Spencer Betts has always been an active management guy. He didn’t like benchmark-hugging ETFs because passive products hold the bad companies with the good. If a big player on the S&P 500 were to go south and drag down the index, then the ETF would fall in tandem. Stock picking, he said, made more sense. About two years ago, Betts started hearing about smart beta products — ETFs that implement investment strategies like value, momentum and high yield, and are designed to beat the benchmark.
While Fidelity has been investing in private companies for more than 20 years, it has been buying into more unicorns lately due to the lack of IPOs, says Andrew Boyd, head of global equities capital markets at the Boston-based mutual fund firm. In many cases, these companies could be public and would have been already if this were a decade ago, he says. Executives, though, want to grow the business for longer, away from prying eyes and daily market ups and downs.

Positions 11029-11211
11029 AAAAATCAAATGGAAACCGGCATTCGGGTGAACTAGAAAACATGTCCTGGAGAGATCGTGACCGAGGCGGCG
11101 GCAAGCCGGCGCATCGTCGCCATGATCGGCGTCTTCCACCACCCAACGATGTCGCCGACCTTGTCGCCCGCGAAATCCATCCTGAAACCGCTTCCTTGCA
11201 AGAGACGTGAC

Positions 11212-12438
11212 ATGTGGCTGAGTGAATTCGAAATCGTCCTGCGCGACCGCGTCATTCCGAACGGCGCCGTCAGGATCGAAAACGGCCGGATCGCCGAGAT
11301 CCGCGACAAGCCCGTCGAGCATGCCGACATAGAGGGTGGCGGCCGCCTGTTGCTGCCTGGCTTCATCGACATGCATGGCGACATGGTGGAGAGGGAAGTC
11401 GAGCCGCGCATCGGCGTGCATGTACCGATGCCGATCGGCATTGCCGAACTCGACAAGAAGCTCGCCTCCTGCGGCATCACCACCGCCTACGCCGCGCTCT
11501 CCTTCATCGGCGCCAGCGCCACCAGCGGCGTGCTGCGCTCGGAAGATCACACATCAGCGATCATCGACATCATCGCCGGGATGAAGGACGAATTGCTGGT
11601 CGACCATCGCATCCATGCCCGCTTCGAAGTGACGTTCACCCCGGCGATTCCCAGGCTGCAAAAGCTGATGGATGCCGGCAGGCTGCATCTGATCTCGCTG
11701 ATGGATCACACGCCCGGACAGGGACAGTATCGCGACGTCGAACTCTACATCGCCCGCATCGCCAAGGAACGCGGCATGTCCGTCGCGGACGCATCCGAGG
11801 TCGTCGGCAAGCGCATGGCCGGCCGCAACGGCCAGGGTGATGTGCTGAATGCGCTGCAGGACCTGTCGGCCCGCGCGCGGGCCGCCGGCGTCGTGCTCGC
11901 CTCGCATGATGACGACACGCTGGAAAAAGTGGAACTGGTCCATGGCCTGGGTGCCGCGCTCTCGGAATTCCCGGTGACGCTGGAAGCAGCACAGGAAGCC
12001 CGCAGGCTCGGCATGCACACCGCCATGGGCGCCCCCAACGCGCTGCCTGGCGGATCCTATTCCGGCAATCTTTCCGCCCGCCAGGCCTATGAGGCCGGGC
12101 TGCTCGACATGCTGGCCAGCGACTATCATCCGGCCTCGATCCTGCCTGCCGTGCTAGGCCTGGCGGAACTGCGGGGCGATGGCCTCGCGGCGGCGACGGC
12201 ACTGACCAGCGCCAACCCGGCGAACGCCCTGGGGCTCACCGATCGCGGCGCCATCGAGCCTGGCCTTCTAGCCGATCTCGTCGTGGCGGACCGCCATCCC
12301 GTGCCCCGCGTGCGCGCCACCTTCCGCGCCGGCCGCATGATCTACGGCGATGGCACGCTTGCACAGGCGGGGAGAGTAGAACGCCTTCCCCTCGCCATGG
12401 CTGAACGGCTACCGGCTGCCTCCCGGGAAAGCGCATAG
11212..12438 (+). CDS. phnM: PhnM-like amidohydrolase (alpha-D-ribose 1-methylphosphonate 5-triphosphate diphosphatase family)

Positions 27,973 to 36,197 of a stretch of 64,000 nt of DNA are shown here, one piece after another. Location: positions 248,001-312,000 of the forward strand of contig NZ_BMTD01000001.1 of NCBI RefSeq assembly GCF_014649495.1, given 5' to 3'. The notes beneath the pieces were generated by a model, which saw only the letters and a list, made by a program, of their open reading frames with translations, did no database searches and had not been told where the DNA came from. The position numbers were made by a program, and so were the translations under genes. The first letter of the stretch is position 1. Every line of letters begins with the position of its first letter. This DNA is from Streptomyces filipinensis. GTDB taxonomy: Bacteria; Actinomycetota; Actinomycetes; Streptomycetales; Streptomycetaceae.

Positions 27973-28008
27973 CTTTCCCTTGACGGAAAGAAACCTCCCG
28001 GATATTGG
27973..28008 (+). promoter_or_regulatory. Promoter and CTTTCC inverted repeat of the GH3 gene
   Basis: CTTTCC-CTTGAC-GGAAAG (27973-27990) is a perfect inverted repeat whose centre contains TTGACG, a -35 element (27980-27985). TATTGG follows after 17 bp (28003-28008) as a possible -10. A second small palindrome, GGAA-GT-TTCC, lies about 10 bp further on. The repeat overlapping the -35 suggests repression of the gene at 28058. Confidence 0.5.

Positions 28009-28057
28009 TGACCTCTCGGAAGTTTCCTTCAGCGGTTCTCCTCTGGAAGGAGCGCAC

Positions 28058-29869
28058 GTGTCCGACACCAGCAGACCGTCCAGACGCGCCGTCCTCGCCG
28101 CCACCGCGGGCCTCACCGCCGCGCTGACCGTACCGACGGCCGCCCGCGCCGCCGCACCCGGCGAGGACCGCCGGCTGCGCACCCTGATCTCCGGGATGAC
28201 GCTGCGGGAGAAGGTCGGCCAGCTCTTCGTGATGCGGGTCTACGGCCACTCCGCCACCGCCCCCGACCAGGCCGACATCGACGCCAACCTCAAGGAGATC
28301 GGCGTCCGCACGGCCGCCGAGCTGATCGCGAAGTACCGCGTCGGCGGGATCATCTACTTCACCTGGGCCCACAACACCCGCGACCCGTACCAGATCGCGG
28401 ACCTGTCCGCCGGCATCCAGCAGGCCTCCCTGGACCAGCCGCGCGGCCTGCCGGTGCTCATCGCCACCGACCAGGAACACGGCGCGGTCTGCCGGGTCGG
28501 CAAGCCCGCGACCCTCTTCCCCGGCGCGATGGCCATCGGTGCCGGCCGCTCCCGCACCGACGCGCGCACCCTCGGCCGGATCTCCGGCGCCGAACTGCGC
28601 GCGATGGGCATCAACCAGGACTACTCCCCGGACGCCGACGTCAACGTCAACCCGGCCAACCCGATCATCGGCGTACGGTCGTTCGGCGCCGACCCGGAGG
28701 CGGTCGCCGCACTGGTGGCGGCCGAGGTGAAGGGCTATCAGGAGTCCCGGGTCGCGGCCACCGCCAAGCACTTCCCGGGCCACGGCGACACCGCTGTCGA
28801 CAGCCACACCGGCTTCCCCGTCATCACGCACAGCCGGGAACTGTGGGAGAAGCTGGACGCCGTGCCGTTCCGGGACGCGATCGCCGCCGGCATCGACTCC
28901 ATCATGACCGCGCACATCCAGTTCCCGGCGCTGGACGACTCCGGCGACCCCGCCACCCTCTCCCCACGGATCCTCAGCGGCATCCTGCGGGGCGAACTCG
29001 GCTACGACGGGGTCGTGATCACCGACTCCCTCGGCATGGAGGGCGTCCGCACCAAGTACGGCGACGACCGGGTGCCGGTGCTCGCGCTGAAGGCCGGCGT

One morning last year, at 5 a.m., Patti Barnes woke to a strange rustling noise coming from the main floor of her house. She got out of bed to investigate. Downstairs, she made a startling discovery: Her then five-year-old was sneakily playing Minecraft on the family’s iPad. Barnes couldn’t believe it. “I asked her what she was doing,” says the Vancouver mother of five.